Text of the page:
This anthology of letters spans seven decades of Grapevine publication and resembles a lively AA conversation among sober alcoholics.
Alcoholics are opinionated; that doesn’t change when they stop drinking. Some of the most interesting and enlightened writing about sobriety, drinking, sponsorship and the Steps and Traditions begins with missives entitled: “Dear Grapevine.”
You’ll enjoy Grapevine readers writing about their favorite topics, offering a piece of their minds to editors and others AAs and in general taking part in the spirited colloquy that helps make Grapevine AA’s “meeting in print.”
As one correspondent writes: “How is anyone going to get to know and love the ‘real me’ unless I open up my heart and mind to my AA friends and family?”
The History of The AA Grapevine Magazine / Newsletter
The Grapevine was created by six AA members in the New York area — four women and two men. With the blessings of AA’s co-founder Bill W., they published the first issue in June 1944, just nine years after the founding of AA. A copy of that first issue was sent to every AA group — about 300 at the time — and to all known AA members in the armed services overseas. An entire page with the heading, “Mail Call for All AAs in the Armed Forces,” was devoted to letters from these members, who began calling the Grapevine their “meeting in print.” The title stuck, and today the Grapevine and La Viña carry it on their covers.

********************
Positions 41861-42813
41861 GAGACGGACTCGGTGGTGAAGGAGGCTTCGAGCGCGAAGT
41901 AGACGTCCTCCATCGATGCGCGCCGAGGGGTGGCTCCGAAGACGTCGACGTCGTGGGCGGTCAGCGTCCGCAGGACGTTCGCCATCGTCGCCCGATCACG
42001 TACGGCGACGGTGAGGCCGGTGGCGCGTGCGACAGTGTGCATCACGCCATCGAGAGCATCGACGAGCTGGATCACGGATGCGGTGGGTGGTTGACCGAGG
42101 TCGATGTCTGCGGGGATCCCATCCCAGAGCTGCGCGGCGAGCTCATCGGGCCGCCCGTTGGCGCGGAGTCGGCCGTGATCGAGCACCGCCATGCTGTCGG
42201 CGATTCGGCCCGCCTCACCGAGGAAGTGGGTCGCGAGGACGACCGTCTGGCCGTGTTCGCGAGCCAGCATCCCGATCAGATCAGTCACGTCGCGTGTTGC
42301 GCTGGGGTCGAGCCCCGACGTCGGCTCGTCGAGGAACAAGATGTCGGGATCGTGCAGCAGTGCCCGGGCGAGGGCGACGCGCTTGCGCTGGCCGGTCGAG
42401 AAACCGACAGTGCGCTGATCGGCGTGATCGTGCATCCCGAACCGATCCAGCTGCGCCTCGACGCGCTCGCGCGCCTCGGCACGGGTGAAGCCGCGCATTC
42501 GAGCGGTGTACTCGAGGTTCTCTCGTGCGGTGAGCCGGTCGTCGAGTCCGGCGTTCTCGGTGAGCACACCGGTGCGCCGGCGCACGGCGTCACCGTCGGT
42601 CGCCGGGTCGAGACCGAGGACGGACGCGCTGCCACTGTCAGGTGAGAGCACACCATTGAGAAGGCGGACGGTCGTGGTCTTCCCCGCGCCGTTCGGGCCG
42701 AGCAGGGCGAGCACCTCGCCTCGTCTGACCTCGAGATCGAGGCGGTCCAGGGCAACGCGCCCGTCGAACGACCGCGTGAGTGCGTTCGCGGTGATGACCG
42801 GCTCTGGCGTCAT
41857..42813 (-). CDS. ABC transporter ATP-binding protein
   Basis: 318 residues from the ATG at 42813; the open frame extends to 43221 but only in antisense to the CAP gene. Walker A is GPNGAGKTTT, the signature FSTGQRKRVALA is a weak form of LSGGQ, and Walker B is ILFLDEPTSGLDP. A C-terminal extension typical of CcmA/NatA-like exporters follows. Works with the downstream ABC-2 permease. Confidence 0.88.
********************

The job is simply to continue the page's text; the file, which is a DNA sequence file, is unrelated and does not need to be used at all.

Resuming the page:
At the heart of the early Grapevines, then as now, were first-person stories. There were also news and notes on current happenings at the Central Office, plus reports of the explosion of new groups in North America and around the world. In addition to AA news, there were book reviews and magazine reprints and pieces written by nonAAs, including some well-known literary figures. Discussed were such burning topics of the day as the place of women in AA, returning veterans, and cross-addiction.